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Stress and Allergy

 

Have you ever noticed that sometimes when you're having a really tough day, you sneeze a lot and your skin feels itchier? It's not a coincidence, your emotions may have been the trigger. Researchers are now finding that certain allergic disorders like hay fever, eczema and asthma are regulated, in part, by hormones and brain chemicals released into the bloodstream in response to stress. When it rains, it really does pour.(1)(2)(3)(4)

The nervous system is the interpreter of which events are "stressful" and determines how the body responds to the stress. Negative emotional responses disturb the carefully constructed equilibrium of the brain systems, putting some parts into overdrive and others into underdrive. The body produces a number of factors including hormones (e.g., cortisol) and neurotransmitters (e.g., adrenalin) which, in turn, can influence other systems in the body such as the immune system. If this imbalance goes on unchecked and becomes persistent, long-term damage and disease can result. In other words, it is the wear-and-tear from chronic overactivity or underactivity that is potentially damaging.(5)

In other words, it is the wear-and-tear from chronic overactivity or underactivity that is potentially damaging.

Acute Stress v. Chronic Stress
It is important to distinguish between acute stress and chronic stress. The body's response to a dangerous situation ("acute stress"), the so-called "fight or flight" response, helps us protect ourselves against an immediate threat. In these acute stress situations, getting your adrenalin going is a good way of protecting yourself. But if your reaction goes on too long because the stress continues day in and day out, the body's defenses may be altered and become less able to respond in helpful ways.(6) It is in situations of chronic stress that disruption of this ideal balance in stress hormones and neurotransmitters may happen.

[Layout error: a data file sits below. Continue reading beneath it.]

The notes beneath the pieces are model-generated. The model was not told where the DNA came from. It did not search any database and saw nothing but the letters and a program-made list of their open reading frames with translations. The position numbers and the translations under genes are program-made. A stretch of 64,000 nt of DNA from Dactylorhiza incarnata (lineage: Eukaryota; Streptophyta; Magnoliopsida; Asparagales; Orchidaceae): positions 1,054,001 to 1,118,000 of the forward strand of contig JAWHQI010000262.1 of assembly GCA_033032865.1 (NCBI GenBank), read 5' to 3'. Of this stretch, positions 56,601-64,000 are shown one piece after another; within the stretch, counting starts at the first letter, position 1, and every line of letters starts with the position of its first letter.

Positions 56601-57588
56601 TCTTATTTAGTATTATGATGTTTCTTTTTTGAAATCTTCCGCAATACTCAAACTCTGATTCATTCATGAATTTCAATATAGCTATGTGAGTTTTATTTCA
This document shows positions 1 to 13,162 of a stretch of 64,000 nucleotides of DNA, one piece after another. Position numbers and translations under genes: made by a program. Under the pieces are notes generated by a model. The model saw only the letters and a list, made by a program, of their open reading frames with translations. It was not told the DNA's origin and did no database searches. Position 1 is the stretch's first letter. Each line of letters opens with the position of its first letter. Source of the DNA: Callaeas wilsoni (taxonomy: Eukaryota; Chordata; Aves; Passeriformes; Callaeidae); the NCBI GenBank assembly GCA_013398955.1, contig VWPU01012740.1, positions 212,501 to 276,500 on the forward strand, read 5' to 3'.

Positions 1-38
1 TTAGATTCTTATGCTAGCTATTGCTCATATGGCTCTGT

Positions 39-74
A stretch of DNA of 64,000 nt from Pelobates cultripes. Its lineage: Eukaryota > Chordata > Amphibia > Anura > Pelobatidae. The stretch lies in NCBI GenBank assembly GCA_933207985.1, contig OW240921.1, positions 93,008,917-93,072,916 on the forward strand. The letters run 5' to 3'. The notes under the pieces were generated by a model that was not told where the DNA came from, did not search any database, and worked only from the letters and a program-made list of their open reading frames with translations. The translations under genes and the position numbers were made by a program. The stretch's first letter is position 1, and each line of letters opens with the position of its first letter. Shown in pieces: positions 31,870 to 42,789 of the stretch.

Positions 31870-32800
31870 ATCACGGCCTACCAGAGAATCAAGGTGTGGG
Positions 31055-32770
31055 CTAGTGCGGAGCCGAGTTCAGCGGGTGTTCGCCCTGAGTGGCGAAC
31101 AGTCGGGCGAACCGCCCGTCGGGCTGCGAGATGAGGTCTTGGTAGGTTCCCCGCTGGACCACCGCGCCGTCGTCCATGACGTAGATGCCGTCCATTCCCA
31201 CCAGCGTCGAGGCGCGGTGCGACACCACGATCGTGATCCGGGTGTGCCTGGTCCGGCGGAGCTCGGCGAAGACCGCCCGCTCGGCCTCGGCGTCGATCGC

Researchers have found that allergies often involve a complicated relationship between mobilized white blood cells, T lymphocytes, and chemicals ("cytokines") produced as a result of the activation.(7)(8)(9)(10)(11)(12) The cytokines cause other immune cells or white blood cells, e.g., mast cells and basophils, to release additional inflammatory substances that bring on an allergic response in sensitive tissues, for example, nasal and sinus passages ("rhinitis"), skin ("eczema") and airways ("asthma").(13)(14)(15)

Psychological Stress and Oxidative Stress

Another possible mechanism linking stress to allergy is through so-called oxidative stress pathways. It has been speculated that people who suffer from allergies are unable to detoxify certain oxygen molecules that arise from normal metabolism or from outside toxins such as tobacco smoke or air pollution. Psychological stress may be an additional environmental factor that worsens this oxidative toxicity and increases airway inflammation.(4)(23)

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Readers Comments
(2) Comments have been made

abdul
I never had allergy. After being stressed for a long time I've been having skin rashes,itching. Now when the stress is fading away, the allergy symptoms are fading away too.
Posted Wed, Mar. 30, 2011 at 4:49 am EDT
 
Barry
Is it possible for someone to have so much stress for a long time that they are very hyper-allergenic? Severe runny nose and sneezing.
Posted Tue, Feb. 15, 2011 at 6:50 pm EST










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